Chester Arnold, David Avery, Dick Cole, William Conger, Jessica
Dunne, Art Hazelwood,
Frances McCormack, Jenny Robinson, Jennie Smith
A Tale of Transformation is the
result of The San Francisco Center for the Book’s invitation
to Simon J. Blattner, publisher at Eastside Editions,
to participate in their
annual Roadworks festival.
Each year the invited artists carve a 36” x 36” piece
of linoleum which is printed on the street using
a steamroller. This year’s
theme, as designated by the Center for the Book,
was the exploration of the narrative process. In
decided that nine
artists from Eastside Editions would be invited
to create images. The only bit
of information to be suggested to each artist would
be the title of the project, A Tale of Transformation.
The aim was to create a different
kind of narrative structure by means of chance.
Each of the artists created a 12” square black and
white drawing that was transferred to the linoleum, which
was then carved
by David Avery and Art Hazelwood. The result was
inked and laid out in the street,
covered with paper and blankets, and run over repeatedly
by a steamroller.
In order to further develop the narrative quality of
the print, Simon chose to reconfigure the print as a horizontal
book. Before doing so, an edition of six copies of the
print, in its original configuration, was printed by hand. The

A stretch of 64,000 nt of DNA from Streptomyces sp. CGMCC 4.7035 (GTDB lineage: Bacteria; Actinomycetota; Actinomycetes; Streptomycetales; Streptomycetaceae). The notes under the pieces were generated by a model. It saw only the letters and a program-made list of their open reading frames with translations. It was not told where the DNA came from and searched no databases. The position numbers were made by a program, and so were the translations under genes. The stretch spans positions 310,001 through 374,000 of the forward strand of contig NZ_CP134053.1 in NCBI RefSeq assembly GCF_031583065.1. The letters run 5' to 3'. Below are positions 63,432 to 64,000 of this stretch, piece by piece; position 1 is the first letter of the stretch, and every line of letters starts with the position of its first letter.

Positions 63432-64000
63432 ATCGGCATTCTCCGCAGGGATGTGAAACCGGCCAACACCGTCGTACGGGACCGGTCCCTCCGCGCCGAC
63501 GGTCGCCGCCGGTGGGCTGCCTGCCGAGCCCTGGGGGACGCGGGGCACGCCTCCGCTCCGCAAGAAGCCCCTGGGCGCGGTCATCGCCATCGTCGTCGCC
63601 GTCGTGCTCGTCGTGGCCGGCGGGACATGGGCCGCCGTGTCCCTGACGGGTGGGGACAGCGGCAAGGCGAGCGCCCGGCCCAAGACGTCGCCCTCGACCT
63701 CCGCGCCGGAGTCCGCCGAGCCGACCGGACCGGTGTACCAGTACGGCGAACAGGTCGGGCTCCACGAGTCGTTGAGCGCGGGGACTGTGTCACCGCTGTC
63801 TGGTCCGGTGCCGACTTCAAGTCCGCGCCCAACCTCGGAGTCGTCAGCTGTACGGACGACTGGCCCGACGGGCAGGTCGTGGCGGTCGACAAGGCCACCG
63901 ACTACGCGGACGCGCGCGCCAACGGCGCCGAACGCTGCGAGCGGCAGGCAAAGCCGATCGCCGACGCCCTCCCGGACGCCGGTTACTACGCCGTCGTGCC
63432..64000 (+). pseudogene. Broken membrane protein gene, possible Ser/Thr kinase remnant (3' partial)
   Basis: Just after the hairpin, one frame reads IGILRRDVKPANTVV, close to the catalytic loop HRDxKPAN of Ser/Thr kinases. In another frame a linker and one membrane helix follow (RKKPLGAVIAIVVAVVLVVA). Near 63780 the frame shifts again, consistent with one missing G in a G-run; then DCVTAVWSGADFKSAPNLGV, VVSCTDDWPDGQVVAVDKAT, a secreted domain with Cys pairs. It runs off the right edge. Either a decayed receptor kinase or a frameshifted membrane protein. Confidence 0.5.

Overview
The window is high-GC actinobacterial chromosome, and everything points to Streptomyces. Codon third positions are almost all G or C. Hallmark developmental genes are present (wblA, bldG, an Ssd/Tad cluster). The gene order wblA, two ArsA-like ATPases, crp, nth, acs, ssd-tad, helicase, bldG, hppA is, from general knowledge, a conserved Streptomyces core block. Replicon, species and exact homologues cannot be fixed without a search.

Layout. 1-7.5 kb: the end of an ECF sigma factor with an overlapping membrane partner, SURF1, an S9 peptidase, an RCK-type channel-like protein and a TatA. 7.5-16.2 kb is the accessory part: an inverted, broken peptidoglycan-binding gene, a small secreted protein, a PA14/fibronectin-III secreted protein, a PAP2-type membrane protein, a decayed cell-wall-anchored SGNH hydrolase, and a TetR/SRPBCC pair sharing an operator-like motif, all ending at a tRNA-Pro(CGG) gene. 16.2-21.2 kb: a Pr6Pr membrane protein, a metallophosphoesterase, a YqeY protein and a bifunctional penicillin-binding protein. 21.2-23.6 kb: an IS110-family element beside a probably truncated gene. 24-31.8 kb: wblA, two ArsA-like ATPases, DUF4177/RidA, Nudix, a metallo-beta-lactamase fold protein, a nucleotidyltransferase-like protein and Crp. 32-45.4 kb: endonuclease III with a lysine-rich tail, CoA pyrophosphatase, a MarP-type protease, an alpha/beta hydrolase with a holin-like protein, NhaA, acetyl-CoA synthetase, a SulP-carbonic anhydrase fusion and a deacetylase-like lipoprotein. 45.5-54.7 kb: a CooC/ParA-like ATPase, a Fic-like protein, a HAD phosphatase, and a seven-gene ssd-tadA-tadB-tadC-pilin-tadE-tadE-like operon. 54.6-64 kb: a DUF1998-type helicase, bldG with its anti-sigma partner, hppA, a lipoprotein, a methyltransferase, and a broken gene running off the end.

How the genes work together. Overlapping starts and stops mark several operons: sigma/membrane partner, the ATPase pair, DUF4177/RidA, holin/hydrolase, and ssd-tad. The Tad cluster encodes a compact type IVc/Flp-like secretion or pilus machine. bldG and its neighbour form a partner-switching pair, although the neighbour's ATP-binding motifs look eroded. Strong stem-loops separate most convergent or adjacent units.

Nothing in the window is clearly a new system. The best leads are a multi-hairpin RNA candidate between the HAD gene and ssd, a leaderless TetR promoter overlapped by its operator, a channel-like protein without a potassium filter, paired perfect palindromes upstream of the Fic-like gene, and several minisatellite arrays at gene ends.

block was then cut
up into smaller sections and printed on our Charles Brand
press at Eastside Editions studio in San Francisco.
In the same spirit of blind collaboration Eastside
Editions sent a series of questions to the artists resulting
the following “interview”.
How did the title “A Tale of
your image, if at all?
I did think about the narrative issue and then I decided
not to think about it because there’s always a narrative
supplied by the viewer.
All my work involves transformation, all artistic practice
does, but my imagery sometimes depicts formal transformation
so I simply felt at home.
I thought of the title as a political statement,
I guess because I am so embroiled in politics and
the chaos of
the world right now. I approached the transformation
as a destructive act.
I guess I
hoping that someone else might bring the transformation
around to a positive outcome. But I left that to
someone else. And for me, tale
of transformation, suggested a fairy tale… no fairy
tale ever got off the ground without some very
bad news in there
What issues came up for you in working blind in regard
to what the other artists were doing?
A bit of extra anxiety, how will this look, will it fit
or jump out? Which would I prefer?
It felt strange to work on a panel of nine in isolation,